We don't make idiot's music
WILLEM BREUKER ( 1944 -2010 ) - CREATOR OF MEN'S MUSIC
Friday the 23rd of July 2010: A sad day for the world jazz scene .......... Willem Breuker, composer of Mensenmuziek ( = Men's Music), reeds player and band leader has passed away aged 65 years old.
Willem Breuker ( 1944-2010)
Willem Breuker, born in Amsterdam November 1944, was one of the founders of the Instant Composers Pool, a group of musicians that loved to play improvised music. He was active in numerous cultural organizations and won numerous polls during the 1960s in the Dutch Jazz magazine De Jazzwereld. He played his part in the European free jazz movements with musicians like Gunter Hampel, Peter Brötzman and Alexander Von Schlippenbach. Mid 1970s he broke with the ICP and started his own orchestra, the Willem Breuker Kollektief. Now he could play the music he liked - a dream came true. He hated the popular three-chords-songs he heard on radio and tv: Er wordt al genoeg debielenmuziek gemaakt ( = We don't have to make that idiot's music). This orchestra, eleven men and women, made hundreds of records during the more then 35 years they played together and toured all over the world. I'm sure they must have been the best known Dutch jazz band in other parts of the world, even better known then our Dutch 20th century Jazz Ambassadors, the Dutch Swing College Band.
It's almost impossible to sum up here in a few lines his important role in the modern music - I'm sure that you can find that in a lot of other articles. The music he recorded and arranged for his Kollektief always surprised, made people smile or brought people in a state of confusion. A few years ago the continued existence of the band was discussed and Breuker and his men ( and its numerous fans) were shocked. It hurt!
The eight o'clock news informed the Dutch people about the dead of Willem Breuker last Friday. Although the spoken commends are in Dutch, the film gives some great musical fragments.
As a teenager I joined concerts by Nieuwe Muziek in Middelburg, where he was one of the regular visitors with the Instant Composers Pool featuring musicians like Han Bennink, Maarten Van Regteren Altena, Leo Cuypers and Willem Van Maanen ( to list some). For a young country boy these concerts introduced me to the world of jazz as played in the Randstad, the large cities in the west of the country, like Amsterdam: the place to be! Willem Breuker's music developed from free jazz ( Piep-Knars-Knor music as his opposites called it) into improvised music, which was labeled as the New Dutch Swing. ( Jazz + Classical Music + Absurdism = New Dutch Swing ) ( title of a book written by Kevin Whitehead).Poster for Nieuwe Muziek ( January 1974) (collection Zeeuwse Beeldbank)
I remember that Breuker surprised us in a 1990s concert at the Doelenplein in Rotterdam with his Kollektief featuring Toby Rix as a special guest and at the Breda Jazz Festival, a dozen years ago, where he accompanied the Dutch vocalist Greetje Kauffeld. Although the Breda Jazz Festival was known as a Traditional Jazz Festival, I don't remember this concert as a provocation - Breuker knew how to play the old masters .... in his own unique style. I wrote about this before in a contribution entitled Willem Breuker: Back in Time.
Enjoy one of those typically Willem Breuker performances playing the Kurt Weill's Mandelay Song:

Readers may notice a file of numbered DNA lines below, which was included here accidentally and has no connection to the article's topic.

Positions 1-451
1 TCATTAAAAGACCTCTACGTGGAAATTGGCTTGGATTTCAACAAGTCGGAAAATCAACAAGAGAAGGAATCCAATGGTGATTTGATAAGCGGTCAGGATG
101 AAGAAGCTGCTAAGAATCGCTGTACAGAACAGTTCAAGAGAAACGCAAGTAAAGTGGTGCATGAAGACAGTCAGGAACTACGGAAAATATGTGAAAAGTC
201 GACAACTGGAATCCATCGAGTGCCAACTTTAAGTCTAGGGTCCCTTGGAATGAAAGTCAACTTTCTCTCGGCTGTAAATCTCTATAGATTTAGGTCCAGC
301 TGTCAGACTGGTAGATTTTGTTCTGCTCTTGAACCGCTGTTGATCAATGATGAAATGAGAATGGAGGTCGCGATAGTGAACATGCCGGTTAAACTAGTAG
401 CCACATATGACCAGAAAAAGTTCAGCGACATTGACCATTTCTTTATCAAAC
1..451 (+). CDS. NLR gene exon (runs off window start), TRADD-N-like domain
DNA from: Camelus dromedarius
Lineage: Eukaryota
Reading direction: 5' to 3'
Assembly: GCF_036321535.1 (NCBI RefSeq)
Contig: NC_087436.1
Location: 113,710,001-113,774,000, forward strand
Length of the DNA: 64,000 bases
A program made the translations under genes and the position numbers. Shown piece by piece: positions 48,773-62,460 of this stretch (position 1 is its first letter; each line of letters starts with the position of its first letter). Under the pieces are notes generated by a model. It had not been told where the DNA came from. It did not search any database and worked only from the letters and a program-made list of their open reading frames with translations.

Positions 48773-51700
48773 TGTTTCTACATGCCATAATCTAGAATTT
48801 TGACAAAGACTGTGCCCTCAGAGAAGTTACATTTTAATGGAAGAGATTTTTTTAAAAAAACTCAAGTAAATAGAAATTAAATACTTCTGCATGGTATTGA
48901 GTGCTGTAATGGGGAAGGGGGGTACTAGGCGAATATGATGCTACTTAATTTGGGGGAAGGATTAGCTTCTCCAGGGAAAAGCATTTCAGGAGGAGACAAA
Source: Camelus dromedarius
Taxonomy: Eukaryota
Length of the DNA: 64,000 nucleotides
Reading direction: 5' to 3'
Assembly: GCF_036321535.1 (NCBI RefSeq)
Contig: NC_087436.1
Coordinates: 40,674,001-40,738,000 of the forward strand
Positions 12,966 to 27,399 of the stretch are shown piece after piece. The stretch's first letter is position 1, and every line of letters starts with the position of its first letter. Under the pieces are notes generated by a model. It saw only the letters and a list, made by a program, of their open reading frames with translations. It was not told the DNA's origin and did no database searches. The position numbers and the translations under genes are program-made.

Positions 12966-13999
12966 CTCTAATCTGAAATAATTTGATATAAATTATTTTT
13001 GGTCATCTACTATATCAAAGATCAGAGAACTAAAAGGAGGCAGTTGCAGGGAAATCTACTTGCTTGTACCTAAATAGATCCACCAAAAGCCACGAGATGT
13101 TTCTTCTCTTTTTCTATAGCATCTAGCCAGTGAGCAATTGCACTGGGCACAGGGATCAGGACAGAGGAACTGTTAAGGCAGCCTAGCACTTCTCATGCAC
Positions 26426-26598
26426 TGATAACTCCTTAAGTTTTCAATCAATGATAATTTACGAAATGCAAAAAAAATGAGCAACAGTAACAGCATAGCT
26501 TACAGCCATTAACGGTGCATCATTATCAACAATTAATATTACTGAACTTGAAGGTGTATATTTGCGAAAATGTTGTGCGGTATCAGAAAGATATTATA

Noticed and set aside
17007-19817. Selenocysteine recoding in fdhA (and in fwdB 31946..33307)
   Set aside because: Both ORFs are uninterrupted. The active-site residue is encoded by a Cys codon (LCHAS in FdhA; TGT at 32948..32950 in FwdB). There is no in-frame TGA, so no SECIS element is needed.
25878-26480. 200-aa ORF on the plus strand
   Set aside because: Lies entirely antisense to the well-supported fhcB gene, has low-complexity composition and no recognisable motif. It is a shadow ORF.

One of my first CDs was Metropolis, a compilation of Modern Music, and this selection shows the diversity of styles, so typically for Breuker: Music from Ferde Grofé ( Metropolis), Kurt Weill ( Dance of the Tumblers), Ennio Morricone (Chi Mai), Josef Haydn ( Concerto for Trumpet and Orchestra), Vincent Youmans ( I Want To Be Happy), Hugo Wolf ( Was soll der Zorn, Mein Schatz) and, of course, some of his own compositions ( IJzing wekkend winterverhaal and Spanish Wells). Especially his arrangement of Metropolis still fascinates me. Breuker is a versatile and over keen composer for all kinds of projects. I love his film music he wrote for Johan Van Der Keuken, a famous Dutch filmmaker with documentaries like On Animal Locomotion ( 1994), Flat Jungle ( 1978), The New Ice Age ( 1974) and The Master and the Giant (1980).
Love to share with you a small interview with Willem Breuker, where he tells about the realisation of his composition Hapsap. It's a fragment of a French documenary ( subtitles in French) entitled Amsterdammed Jazz.
Willem Breuker in the 1980s.
A few years ago bad news reached us. Willem Breuker had learned that, due to a new policy on subsidies, his Willem Breuker Kollektief wasn't eligible for subsidy anymore. This could become the end of the orchestra. Willem Breuker got more sad news, that he suffered from lung cancer, and although he still performed again now and then, the cancer proved fatal to him. He passed away 65 years old.
Het Willem Breuker Kollektief
Last weekend one of the leading Dutch jazzmusicians of Europe and its surroundings passed away. Maybe I should change the word jazz as this flag doesn't cover the cargo - his music couldn't be pigeon-holed that easy; he was a creator of Mensenmuziek ( = Men's Music.). He founded his Kollektief more then 35 years ago to play his own music as a counterbalance to the popular music, idiot's music, he called it, radio and tv offered mankind. His music developed from free jazz ( labeled by opponents as Piep-Knars-Knor music) into the so-called improvised music or New Dutch Swing. His concerts surprised or shocked, but the audience always left with a smile on its face. The Keep Swinging blog loves to share its fascination for jazz and jazz related subjects - if you love to follow it ask for its newsletter.
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